Quiet Desperation

Despite years of working on “rewiring my attic” in order to evolve past old thought patterns, it still sneaks in with a whisper that reawakens an avalanche of shuddering fears. The only words I can find to accurately articulate it is “quiet desperation”. It ripples through my entire being with old feelings of emptiness and futility. It usually creeps in late at night. I’m sad that it’s still able to haunt me, even though most of my conscious thoughts nowadays focus on gratitude and contentment. I try to keep my mind busy so that it cannot take root, but perhaps I need to acknowledge its existence because it’s a reminder that there’s still work to be done. Maybe instead of allowing it to surprise me like that, I need to fling hope and truth into it the moment it begins its onslaught.

I’ve long felt healed beyond “desperation”. There was a time when quiet desperation WAS my constant companion through seemingly endless dark nights of the soul and long stretches of incapacitation. But it’s not my truth anymore. So where do those whispers echo from?

I know there is still a lingering aching in my being over the loss of my family…Dad, Mom, my brother Gary, a long list of aunts, uncles, cousins, friends and beloved in-laws. Individually they’ve each left huge holes in my heart, but collectively their passings and absences have pulled so many rugs out from under my feet that I often don’t feel like there’s any stable ground left to stand on. It’s not true, but it’s how I feel. And I have to quickly (desperately?) throw truths into those feelings to calm the panic that threatens to suffocate me with an overwhelming sense of aloneness and emptiness.

But the truth is that my life now is rich and overflowing with more than I could ever have imagined possible in those darker chapters of my journey. And yet, this feeling of utter emptiness continues to undermine the joy and contentment that I yearn for. I’ve worked hard over the years to turn my focus away from “what’s not and never will be again” to “what IS here and now”. And I’ve come a long way. But clearly not far enough to have eradicated those remnant shudders of quiet desperation.

They creep in without warning, cringing through my mind with their fears and sorrows. I stay busy, and that helps. But the best way I know to deal with them now is to pray, and to turn my whole being to the Light and Love of God, family, friends and even the healed self who deep inside trusts that all is well. I do believe that those whispers of quiet desperation will, in time, be healed into whispers of quiet joy and contentment.

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About Sharon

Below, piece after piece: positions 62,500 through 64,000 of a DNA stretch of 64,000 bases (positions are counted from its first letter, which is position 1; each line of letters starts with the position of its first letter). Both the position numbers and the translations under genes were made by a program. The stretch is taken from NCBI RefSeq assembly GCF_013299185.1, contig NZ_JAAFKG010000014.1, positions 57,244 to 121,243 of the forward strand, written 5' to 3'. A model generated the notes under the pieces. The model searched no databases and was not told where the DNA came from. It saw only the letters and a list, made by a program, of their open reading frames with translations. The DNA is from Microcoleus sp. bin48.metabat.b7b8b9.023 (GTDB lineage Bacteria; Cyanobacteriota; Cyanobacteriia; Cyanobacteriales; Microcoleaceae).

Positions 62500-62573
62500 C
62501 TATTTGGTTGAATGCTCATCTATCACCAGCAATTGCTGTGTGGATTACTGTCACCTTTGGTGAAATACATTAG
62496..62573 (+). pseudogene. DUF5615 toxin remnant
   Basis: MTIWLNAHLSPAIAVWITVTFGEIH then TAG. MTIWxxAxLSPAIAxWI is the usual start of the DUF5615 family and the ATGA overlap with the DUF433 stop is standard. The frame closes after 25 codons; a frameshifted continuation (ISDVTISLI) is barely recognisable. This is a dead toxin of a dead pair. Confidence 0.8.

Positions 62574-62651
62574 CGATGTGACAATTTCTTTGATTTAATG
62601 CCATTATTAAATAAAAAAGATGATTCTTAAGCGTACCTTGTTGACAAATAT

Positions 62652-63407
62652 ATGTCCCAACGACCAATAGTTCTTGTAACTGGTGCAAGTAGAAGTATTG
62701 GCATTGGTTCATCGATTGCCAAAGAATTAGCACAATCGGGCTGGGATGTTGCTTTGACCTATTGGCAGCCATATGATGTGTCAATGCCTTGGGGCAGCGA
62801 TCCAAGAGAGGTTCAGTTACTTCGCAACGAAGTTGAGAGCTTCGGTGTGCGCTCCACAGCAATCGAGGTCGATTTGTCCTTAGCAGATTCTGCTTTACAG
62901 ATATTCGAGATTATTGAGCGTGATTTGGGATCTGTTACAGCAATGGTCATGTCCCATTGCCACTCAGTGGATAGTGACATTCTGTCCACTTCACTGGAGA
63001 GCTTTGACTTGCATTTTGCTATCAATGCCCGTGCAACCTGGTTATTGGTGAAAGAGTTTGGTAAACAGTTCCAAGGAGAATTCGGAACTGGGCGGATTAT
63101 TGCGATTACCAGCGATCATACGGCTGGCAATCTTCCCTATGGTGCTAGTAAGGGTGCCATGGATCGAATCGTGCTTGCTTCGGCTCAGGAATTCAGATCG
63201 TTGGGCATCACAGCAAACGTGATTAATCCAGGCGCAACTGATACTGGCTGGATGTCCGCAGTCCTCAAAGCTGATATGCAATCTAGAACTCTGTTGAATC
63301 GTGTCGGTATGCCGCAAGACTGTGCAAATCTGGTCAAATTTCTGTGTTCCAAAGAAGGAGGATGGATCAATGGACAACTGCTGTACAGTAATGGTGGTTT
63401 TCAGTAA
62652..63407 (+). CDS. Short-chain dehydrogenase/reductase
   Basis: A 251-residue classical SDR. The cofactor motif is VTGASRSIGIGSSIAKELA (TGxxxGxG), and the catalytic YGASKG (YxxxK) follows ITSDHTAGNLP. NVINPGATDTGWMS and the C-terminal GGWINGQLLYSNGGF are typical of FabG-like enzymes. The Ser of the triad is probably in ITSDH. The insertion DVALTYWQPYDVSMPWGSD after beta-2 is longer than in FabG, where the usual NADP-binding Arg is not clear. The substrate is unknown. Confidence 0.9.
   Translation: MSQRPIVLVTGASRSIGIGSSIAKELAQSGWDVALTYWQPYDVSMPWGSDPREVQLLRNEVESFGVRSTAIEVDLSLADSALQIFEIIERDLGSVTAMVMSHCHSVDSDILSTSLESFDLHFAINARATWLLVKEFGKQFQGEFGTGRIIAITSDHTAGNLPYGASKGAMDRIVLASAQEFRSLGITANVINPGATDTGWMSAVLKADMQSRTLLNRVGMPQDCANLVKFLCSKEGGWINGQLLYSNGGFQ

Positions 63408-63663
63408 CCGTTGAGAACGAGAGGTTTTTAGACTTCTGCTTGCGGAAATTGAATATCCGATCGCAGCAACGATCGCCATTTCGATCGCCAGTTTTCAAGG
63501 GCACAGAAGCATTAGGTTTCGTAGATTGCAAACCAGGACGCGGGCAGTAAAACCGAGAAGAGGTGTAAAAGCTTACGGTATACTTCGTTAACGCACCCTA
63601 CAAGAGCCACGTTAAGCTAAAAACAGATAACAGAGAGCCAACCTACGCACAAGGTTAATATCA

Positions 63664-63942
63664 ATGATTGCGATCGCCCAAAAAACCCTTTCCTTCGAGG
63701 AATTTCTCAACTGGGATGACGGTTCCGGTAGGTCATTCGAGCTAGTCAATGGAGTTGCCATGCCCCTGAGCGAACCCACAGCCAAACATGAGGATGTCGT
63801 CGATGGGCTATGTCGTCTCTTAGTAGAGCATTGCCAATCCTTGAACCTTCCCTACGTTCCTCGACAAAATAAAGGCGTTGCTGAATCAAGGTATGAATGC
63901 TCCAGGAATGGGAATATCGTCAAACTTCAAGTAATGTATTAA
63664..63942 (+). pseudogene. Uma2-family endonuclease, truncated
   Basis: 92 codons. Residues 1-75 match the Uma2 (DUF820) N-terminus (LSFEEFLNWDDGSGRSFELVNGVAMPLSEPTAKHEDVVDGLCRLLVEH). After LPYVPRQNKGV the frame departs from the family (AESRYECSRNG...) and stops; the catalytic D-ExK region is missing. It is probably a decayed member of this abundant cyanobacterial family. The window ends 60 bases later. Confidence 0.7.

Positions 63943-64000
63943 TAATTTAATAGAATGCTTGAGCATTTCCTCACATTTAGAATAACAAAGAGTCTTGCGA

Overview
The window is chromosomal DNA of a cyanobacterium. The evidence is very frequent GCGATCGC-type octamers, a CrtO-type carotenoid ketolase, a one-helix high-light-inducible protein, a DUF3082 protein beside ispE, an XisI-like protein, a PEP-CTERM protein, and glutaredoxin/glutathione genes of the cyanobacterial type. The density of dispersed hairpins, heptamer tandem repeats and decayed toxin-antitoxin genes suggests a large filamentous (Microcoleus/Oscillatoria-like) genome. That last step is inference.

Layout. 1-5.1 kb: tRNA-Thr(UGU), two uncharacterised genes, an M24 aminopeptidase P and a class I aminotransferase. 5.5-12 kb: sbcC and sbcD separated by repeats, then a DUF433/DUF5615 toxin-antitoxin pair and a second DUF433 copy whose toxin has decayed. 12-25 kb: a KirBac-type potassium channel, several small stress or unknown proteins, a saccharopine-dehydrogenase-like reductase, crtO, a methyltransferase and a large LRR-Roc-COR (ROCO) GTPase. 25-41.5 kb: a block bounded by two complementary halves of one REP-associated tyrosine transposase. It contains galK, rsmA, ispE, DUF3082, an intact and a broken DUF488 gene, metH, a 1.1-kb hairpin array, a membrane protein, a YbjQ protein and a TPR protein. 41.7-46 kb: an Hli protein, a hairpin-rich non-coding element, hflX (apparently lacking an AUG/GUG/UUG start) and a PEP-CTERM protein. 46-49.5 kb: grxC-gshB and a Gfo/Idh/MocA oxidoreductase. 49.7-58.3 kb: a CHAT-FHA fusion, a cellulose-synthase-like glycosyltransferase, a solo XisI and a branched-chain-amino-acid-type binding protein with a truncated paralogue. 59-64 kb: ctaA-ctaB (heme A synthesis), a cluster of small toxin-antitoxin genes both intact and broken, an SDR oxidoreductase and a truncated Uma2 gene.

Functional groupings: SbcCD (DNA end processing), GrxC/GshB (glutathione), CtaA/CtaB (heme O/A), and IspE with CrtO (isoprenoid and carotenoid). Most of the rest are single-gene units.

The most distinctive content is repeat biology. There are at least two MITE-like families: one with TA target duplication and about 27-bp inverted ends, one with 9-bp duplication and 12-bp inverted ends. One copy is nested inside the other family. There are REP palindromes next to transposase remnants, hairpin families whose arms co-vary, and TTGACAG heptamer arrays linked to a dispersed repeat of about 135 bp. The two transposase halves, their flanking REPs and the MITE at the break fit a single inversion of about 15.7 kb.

I love to write. I love to write myself into being right here right now. Writing releases something in me that needs wings, writing opens doors and windows that I often don't even realize are possible, writing helps me breathe out the dusty old, and to breathe in the new and possible. My hope is that maybe writing here in this blog will bring new light into these dusty old hallways and help me to clear out the thinking processes and mindsets that just don't work for me anymore. I seek to breathe new light and life into the nooks and crannies of a soul that has been feeling somewhat lost and frayed because of the last few patches of road I've had to travel.
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2 Responses to Quiet Desperation

  1. Ruth says:

    I know how hard it is to quiet those negative voices. They tend to creep in when I'm tired, or just out of sorts for whatever reason. And it's so easy to berate myself when I spend time on mindless pursuits instead of focusing on my writing, whether it's my fiction or my blog. Being down on myself, for any reason, allows those negativities to creep back in. They are so insidious, aren't they?

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  2. Eagle Heart says:

    Very insidious, Ruth. I have noticed that these feelings (fears?) tend to creep up more when I'm playing on the computer – which I do to de-stress and to keep my brain active. My days are mostly balanced enough to allow time for play, yet it's clear that it's a vulnerable time for me. If I'm diligent enough, I can catch the negative name-calling and stop it. But sometimes it simmers just below consciousness and I don't catch it quickly enough. Perhaps writing about it here will be a catalyst.Thanks for "listening", Ruth!

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